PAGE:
By Nicholas A. Redding
Preservation Maryland is proud to announce our role in the introduction of federal legislation, a first in the organization’s (almost) 90-year history.
In addition to the Maryland Historical Trust, the Maryland Department of Natural Resources (DNR) also plays an important role in protecting Maryland’s historic resources. In terms of scale, DNR owns and manages more historic resources than any other agency of state government. DNR also manages the resident curatorship program, an effort to turn vacant, state-owned historic properties, into long-term rental opportunities for interested Marylanders. More information on the Department of Natural Resources.
The Challenge: In recent years, as state funding for preservation has been reduced, the overall size and capacity of the Maryland Historical Trust has also seen a significant reduction. Staff positions that once administered museum management programs have been eliminated. Grants that once supported projects across the state are no longer funded, which has drastically reduced the amount of survey and research being conducted in the state. As a result, Maryland’s historic resources have suffered.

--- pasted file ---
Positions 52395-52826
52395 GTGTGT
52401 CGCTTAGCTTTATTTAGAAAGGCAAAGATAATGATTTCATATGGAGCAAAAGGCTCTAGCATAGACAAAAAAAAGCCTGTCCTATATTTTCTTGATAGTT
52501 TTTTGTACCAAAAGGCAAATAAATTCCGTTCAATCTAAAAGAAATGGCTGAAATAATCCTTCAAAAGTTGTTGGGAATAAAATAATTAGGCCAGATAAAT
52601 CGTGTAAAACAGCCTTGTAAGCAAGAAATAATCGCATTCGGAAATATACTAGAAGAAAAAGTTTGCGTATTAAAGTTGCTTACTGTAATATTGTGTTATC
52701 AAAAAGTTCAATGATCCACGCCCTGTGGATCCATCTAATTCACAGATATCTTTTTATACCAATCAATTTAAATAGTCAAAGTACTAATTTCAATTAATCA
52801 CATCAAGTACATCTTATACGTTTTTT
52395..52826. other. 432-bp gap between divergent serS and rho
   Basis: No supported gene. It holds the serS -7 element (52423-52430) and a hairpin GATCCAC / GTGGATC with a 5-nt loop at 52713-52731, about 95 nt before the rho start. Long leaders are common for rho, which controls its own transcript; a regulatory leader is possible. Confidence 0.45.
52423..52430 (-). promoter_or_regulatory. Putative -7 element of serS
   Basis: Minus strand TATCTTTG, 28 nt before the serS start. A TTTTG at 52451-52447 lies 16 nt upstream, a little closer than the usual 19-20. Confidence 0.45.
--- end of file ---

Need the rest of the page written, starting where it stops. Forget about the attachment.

At the Department of Natural Resources, the situation is similar. DNR has few staff dedicated to the management of their historic resources and even fewer dedicated funding streams for their repair and maintenance. In addition, surveys of state-owned historic resources have been sporadic and are desperately in need of updating.
Our Position: A well-funded and appropriately staffed Maryland Historical Trust is a necessity for the State of Maryland. Marylanders depend on the Trust to make informed and accurate decisions to safeguard our history – decisions that can only be made when the Trust has adequate resources.
At the Department of Natural Resources, Maryland deserves a state agency equipped to care for the resources the citizens of Maryland have purchased. Preservation Maryland recommends DNR conduct a new system-wide survey of historic resources and begin to implement rehabilitation and stabilization projects, where necessary, and develop a broader strategy for the future use of these important resources.